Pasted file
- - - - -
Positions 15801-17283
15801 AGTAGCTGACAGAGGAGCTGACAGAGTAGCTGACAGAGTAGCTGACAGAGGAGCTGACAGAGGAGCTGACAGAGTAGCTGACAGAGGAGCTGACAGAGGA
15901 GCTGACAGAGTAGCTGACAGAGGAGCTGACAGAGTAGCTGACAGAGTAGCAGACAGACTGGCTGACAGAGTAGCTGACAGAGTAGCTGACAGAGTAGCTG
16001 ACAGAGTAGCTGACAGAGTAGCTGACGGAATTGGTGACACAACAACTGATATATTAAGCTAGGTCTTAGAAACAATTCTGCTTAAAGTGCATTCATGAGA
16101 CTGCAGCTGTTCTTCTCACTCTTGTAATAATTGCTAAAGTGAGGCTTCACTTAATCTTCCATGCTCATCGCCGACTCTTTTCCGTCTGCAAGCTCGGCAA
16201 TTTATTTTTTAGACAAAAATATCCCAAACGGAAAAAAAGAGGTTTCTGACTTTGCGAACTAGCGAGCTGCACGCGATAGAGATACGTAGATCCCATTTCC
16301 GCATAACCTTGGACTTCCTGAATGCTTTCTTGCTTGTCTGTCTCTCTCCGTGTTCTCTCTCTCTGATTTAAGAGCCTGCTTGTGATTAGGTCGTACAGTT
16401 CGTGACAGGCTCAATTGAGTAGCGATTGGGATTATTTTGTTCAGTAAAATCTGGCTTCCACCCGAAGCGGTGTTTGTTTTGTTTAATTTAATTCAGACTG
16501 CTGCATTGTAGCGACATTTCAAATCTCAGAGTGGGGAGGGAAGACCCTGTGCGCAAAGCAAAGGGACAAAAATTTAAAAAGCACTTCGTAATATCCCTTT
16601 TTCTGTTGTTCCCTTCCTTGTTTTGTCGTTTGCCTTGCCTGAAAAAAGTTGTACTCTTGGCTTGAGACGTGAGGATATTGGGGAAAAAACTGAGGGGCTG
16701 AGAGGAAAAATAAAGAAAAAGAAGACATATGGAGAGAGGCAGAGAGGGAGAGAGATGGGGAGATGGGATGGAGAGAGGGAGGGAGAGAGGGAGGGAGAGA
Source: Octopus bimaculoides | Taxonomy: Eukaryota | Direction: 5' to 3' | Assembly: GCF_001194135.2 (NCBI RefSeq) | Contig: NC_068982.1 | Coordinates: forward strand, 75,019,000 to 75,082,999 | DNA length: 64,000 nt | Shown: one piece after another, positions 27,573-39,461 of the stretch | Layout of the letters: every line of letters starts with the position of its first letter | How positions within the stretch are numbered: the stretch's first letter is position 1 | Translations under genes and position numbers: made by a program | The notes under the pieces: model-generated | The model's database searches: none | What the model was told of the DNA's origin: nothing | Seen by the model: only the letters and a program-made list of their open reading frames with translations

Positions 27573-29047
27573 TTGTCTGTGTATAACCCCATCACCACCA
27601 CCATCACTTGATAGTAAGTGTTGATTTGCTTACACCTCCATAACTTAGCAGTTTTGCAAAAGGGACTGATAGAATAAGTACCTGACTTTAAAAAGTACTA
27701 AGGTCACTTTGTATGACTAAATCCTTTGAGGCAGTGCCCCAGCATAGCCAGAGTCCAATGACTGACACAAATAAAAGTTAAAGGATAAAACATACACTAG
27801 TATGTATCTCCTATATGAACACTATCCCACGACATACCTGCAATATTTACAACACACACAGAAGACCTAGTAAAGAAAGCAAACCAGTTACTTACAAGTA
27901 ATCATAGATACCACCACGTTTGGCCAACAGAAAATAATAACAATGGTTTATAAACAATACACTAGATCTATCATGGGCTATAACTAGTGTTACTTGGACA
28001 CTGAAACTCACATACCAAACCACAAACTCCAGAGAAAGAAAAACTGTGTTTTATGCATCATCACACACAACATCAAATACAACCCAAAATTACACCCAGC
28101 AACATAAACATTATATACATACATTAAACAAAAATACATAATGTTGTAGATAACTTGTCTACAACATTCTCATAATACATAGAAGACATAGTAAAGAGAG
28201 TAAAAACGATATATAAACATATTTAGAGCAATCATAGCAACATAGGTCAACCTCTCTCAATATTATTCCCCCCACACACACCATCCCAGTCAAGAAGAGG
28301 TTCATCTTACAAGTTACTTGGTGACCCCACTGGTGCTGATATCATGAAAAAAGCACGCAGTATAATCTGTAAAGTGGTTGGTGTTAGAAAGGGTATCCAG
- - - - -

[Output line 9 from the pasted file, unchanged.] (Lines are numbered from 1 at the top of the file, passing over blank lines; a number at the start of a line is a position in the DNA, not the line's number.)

16501 CTGCATTGTAGCGACATTTCAAATCTCAGAGTGGGGAGGGAAGACCCTGTGCGCAAAGCAAAGGGACAAAAATTTAAAAAGCACTTCGTAATATCCCTTT